Traffic backed up in the canyons of the Financial District.
Rightly or wrongly, I tend to think of the winter as having cleaner air. But how much extra pollution is being pumped into the air during the strike?
A tough job in the cold. We’ll spend a lot of money in police overtime.
New York City knows how to do HOV. Most cities are lucky to have a weak HOV-2 lane in effect during rush hours. We have an HOV city, and it’s a four-person requirement.
Traffic on Canal Street. Actually, this looks sort of normal.
Gridlock under the Brooklyn Bridge.
A few images from 12:01 a.m. Friday
Pedicabs and the news media were prepared for the strike outside Grand Central Terminal as the contract deadline neared.
The scene inside the terminal was normal at the stroke of midnight.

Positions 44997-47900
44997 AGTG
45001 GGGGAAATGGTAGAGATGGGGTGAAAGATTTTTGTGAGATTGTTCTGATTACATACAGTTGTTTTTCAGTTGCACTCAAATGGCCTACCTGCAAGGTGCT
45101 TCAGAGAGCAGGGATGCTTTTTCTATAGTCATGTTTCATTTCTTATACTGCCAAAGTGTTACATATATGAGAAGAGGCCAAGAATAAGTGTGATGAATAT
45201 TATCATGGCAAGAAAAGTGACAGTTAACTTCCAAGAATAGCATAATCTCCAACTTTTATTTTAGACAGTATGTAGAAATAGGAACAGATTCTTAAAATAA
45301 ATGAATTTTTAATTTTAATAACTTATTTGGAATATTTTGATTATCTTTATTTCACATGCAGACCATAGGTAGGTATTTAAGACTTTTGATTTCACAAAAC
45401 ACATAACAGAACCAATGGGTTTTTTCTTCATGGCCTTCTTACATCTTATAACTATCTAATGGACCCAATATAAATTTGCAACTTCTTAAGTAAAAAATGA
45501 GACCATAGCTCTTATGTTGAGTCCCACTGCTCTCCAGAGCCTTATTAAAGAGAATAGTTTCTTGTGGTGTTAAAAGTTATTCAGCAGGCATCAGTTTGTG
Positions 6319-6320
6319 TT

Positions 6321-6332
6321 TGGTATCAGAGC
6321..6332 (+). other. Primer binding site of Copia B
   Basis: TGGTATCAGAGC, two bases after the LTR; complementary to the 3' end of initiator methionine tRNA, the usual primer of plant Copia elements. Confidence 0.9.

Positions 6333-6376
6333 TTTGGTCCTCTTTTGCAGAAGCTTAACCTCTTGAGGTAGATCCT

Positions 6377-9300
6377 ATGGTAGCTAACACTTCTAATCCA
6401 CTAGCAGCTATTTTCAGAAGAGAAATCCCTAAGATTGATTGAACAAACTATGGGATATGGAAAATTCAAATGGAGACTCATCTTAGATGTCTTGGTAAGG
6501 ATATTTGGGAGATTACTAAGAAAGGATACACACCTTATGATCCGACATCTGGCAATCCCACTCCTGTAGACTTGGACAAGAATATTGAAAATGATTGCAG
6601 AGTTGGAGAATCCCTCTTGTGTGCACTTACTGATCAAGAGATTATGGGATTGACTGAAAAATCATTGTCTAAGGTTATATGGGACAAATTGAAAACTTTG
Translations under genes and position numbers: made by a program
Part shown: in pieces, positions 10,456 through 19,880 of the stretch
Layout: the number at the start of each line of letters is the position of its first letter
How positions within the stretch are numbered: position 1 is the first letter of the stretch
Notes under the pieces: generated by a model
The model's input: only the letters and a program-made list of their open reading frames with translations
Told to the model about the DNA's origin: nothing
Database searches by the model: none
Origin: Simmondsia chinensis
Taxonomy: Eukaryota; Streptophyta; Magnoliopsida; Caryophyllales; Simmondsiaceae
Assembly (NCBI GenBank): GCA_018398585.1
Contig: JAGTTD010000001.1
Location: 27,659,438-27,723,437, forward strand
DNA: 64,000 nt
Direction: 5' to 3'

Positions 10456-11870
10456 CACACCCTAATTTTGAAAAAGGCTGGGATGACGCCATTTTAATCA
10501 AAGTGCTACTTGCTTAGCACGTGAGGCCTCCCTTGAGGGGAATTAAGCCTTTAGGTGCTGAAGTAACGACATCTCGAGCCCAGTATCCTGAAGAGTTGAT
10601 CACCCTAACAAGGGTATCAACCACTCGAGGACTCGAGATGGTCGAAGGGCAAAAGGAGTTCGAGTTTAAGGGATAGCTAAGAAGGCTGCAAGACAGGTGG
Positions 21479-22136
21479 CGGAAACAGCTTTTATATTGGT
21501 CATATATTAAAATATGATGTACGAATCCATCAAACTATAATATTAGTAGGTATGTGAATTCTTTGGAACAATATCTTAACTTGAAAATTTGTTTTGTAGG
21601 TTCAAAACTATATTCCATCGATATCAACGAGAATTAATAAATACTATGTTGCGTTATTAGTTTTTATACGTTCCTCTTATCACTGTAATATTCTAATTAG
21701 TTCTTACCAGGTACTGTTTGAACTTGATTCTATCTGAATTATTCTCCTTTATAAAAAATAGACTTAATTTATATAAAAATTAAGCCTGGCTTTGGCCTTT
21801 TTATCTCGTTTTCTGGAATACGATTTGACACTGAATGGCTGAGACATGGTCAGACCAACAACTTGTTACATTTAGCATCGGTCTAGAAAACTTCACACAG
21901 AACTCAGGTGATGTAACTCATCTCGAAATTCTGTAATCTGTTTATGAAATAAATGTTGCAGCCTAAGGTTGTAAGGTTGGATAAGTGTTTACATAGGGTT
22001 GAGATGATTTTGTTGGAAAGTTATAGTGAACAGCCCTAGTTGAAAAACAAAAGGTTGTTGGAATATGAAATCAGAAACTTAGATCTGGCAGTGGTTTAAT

A train pulled into Grand Central minutes after the deadline passed, its crew suddenly working without a contract.
Images I saw, but missed photographing: 1) A knucklehead driving a Hummer with nobody else but himself in the midst of a HOV-4 area. 2) A young woman sitting bundled up on her bike on packed, honking, freezing, pedestrian-choked Canal Street, warming herself with a bowl of steaming won-ton soup. 3) Swarms of cyclists walking their bikes toward the Brooklyn Bridge.